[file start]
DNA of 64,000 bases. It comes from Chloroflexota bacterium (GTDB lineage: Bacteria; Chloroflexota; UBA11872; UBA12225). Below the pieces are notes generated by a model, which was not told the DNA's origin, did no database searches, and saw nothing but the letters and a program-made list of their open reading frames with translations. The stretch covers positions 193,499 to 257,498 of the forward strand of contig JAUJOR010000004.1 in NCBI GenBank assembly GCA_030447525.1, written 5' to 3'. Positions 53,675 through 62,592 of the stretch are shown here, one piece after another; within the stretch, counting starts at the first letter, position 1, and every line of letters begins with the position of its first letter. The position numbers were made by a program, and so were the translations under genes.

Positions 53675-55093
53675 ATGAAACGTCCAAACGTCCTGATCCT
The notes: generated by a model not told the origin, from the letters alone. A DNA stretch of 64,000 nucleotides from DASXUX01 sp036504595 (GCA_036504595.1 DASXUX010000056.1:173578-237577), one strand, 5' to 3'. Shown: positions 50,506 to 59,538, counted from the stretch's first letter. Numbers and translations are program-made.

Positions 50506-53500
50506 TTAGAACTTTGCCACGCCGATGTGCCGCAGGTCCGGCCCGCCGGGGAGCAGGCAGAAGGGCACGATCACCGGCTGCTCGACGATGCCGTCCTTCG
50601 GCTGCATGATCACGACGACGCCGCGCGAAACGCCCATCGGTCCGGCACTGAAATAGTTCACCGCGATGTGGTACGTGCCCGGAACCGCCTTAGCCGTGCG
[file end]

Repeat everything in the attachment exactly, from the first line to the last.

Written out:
DNA of 64,000 bases. It comes from Chloroflexota bacterium (GTDB lineage: Bacteria; Chloroflexota; UBA11872; UBA12225). Below the pieces are notes generated by a model, which was not told the DNA's origin, did no database searches, and saw nothing but the letters and a program-made list of their open reading frames with translations. The stretch covers positions 193,499 to 257,498 of the forward strand of contig JAUJOR010000004.1 in NCBI GenBank assembly GCA_030447525.1, written 5' to 3'. Positions 53,675 through 62,592 of the stretch are shown here, one piece after another; within the stretch, counting starts at the first letter, position 1, and every line of letters begins with the position of its first letter. The position numbers were made by a program, and so were the translations under genes.

Positions 53675-55093
53675 ATGAAACGTCCAAACGTCCTGATCCT
The notes: generated by a model not told the origin, from the letters alone. A DNA stretch of 64,000 nucleotides from DASXUX01 sp036504595 (GCA_036504595.1 DASXUX010000056.1:173578-237577), one strand, 5' to 3'. Shown: positions 50,506 to 59,538, counted from the stretch's first letter. Numbers and translations are program-made.

Positions 50506-53500
50506 TTAGAACTTTGCCACGCCGATGTGCCGCAGGTCCGGCCCGCCGGGGAGCAGGCAGAAGGGCACGATCACCGGCTGCTCGACGATGCCGTCCTTCG
50601 GCTGCATGATCACGACGACGCCGCGCGAAACGCCCATCGGTCCGGCACTGAAATAGTTCACCGCGATGTGGTACGTGCCCGGAACCGCCTTAGCCGTGCG